Thanksgiving holds a special place in my heart- while most people eagerly anticipate Christmas, I’ve always preferred one special Thursday in November. Growing up, I looked forward to fulfilling my role as the designated potato-masher and table-setter alongside the rest of my family as we spent the morning in the kitchen together- cooking, bickering, laughing. Even after going to college, our family tradition of cooking Thanksgiving dinner together lived on, as I’m lucky enough that New York is a short two-hour plane ride away from my hometown near Chicago.
But this year is different. After 18 years of spending Thanksgiving beside my family eating home-cooked food and reflecting on our blessings, for the first time, our tradition will be broken. My family will be replaced by my friends, and we’ll be “celebrating” in a city that doesn’t really even recognize Thanksgiving as a holiday. While I’m blessed to be surrounded by people I cherish on this incredible adventure of studying abroad, a part of me still aches for the familiarity of home, especially during the holiday season.
Of course, I’ve wrestled with the legitimacy of my homesickness. Among the abundance of international students at NYU, I’ve tried to force myself to push aside my longing for familiarity by justifying that others have it harder, others spend four months away from home every semester, and others aren’t a simple two-hour flight away from NYC. And while studying abroad, aren’t we all in the same boat? Everyone is watching the days get shorter and holiday cheer surfacing while being thousands of miles away from their families, so what’s the point in me articulating my feelings?
In the whirlwind of a semester studying abroad, we feel so much pressure to make sure every moment is capitalized on and that we don’t waste any time. We only get four months to travel and experience new places, and why should any one second of those four months be spent wanting to be back in a place you already know? There’s an expectation that these are ‘some of the craziest and best times of our lives’- if that’s the case, is it right to feel a slight desire to return to routine and stability?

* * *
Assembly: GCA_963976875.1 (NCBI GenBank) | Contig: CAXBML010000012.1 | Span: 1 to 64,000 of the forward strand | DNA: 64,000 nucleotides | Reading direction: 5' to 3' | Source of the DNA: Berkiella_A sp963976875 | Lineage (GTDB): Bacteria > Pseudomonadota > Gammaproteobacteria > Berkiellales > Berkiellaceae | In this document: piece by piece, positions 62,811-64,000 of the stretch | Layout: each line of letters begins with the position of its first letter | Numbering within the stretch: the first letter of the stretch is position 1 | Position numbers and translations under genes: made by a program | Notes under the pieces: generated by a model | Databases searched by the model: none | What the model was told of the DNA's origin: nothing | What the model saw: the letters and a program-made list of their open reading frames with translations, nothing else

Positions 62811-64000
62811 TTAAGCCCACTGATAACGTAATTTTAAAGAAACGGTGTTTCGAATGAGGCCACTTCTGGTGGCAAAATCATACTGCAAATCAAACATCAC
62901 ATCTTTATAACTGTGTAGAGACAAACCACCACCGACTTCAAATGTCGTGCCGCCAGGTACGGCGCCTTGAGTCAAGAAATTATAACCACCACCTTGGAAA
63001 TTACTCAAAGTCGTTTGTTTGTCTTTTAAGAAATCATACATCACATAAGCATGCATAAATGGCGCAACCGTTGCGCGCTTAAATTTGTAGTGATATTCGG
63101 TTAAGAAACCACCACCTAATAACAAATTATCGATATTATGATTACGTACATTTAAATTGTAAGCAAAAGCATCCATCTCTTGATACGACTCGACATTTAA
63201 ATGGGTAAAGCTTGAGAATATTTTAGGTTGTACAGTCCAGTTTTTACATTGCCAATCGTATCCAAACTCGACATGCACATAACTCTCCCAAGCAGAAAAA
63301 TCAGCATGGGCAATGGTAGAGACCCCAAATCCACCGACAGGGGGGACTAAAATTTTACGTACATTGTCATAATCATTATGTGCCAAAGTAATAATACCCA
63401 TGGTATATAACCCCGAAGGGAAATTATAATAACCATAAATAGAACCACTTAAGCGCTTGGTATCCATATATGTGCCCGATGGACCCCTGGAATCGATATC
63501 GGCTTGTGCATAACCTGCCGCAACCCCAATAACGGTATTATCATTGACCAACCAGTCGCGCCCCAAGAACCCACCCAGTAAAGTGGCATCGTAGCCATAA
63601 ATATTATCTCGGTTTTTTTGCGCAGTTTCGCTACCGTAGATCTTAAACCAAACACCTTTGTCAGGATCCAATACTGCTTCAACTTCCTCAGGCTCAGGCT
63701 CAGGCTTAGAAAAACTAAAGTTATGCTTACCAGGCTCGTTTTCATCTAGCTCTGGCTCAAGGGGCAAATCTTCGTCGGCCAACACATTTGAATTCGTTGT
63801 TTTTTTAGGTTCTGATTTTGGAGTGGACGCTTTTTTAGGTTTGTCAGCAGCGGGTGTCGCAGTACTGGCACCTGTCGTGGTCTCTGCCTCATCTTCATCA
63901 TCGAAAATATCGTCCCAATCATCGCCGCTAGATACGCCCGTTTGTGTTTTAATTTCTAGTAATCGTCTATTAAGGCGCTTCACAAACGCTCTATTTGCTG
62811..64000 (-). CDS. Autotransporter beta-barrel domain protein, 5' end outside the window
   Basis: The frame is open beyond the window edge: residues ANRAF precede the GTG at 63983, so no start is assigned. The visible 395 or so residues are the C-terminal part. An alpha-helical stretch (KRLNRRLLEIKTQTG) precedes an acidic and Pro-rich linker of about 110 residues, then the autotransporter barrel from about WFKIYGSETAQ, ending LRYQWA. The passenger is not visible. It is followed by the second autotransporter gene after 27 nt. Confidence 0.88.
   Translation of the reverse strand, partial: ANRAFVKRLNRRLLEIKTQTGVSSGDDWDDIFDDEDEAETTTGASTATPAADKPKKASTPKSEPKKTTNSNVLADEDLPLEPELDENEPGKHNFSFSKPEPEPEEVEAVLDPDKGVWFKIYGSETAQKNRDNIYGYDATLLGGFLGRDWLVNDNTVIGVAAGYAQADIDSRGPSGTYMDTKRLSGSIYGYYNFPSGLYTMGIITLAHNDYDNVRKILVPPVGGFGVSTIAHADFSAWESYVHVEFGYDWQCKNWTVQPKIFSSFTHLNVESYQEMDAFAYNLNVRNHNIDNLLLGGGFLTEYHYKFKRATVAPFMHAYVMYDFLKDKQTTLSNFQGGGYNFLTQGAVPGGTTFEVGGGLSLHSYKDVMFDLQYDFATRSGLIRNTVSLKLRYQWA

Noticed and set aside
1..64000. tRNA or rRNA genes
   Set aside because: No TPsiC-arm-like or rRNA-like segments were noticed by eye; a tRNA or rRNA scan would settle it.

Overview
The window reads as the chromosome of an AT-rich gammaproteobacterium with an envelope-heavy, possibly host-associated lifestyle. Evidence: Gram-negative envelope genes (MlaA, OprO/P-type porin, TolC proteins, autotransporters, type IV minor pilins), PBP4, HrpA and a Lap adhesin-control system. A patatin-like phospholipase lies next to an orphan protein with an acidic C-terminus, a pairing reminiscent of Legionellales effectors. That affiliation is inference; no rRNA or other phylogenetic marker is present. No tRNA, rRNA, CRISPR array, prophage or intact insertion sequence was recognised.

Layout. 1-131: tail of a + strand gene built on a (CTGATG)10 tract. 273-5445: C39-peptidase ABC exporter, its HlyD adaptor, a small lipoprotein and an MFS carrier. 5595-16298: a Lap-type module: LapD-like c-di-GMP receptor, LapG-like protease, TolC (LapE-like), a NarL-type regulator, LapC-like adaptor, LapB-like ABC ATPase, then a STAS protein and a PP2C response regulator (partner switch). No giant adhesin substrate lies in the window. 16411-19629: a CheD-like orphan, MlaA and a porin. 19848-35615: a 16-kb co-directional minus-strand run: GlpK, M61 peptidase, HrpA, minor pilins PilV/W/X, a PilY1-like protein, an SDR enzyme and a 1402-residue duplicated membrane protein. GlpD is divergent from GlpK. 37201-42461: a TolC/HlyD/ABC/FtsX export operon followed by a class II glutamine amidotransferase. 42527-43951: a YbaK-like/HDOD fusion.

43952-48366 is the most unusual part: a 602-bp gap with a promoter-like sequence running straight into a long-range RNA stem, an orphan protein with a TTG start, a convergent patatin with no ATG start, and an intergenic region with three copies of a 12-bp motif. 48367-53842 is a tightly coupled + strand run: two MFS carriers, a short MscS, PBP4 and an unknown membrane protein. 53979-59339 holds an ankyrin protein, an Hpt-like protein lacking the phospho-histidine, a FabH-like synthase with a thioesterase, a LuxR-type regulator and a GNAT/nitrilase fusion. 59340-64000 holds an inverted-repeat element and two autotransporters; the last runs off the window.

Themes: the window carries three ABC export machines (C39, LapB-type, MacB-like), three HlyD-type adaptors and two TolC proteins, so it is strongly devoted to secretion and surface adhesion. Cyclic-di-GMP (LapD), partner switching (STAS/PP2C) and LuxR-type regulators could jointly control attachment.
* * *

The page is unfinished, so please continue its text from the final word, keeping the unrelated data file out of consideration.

I don’t know the answers to those questions, as they’re ones that have constantly circulated in my mind for the past couple weeks. But here’s what I do know. Missing your family is okay. Wanting to sleep in your own bed is okay. Craving routine is okay. Looking forward to a home-cooked meal is okay. And most of all, homesickness is okay.
The definition of home has been widely confusing for me this year. The Oxford English Dictionary defines the word ‘home’ as “the place where one lives permanently.” But I haven’t spent more than ten consecutive days in my own permanent home, in Naperville, IL, since last winter break. After living in Rubin freshman year, Alumni while completing a summer internship in NYC, and now Machova whilst studying abroad in Prague, my physical address has switched enough times for me to reject the notion of a permanent living space. Saying that I’m ‘going home’ at the end of the day really translates to “I’m going to the dorm that I’ll only be living in for 3-4 months.”
With this, however, has come a shift to a new meaning of the word ‘home’. For me, the idea of home is no longer where I sleep at night, where I shower, or where I eat dinner. Instead, the word has evolved to be associated with people, love, family. Home isn’t just a place, it’s a feeling- a feeling that can be evoked simply by spending time with people I love. Jumping on the bed singing Hannah Montana in Weinstein with my best friends felt like home, exploring the Guggenheim Museum in Manhattan with my dad felt like home, strolling Leicester Square in London with my mom felt like home. The Oxford English Dictionary also states that the word “home” has “feelings of belonging, comfort, etc.” associated with it, and this is the part of the formal definition I’ve learned to emphasize this year.
This Thanksgiving, I’m grateful for all the change that has occurred this year. I’m grateful to have been able to finally feel at home in NYC, I’m grateful for the incredible opportunities studying abroad has brought me. But most of all, I’m grateful to have people in my life that will stay permanent, even if my physical ‘home’ may only be temporary. I’m not sure how my definition of home is going to change in the coming months or years. But I do know that embracing change is a lot easier to do when you have the people you love by your side, no matter what.
Happy Thanksgiving NYU Prague.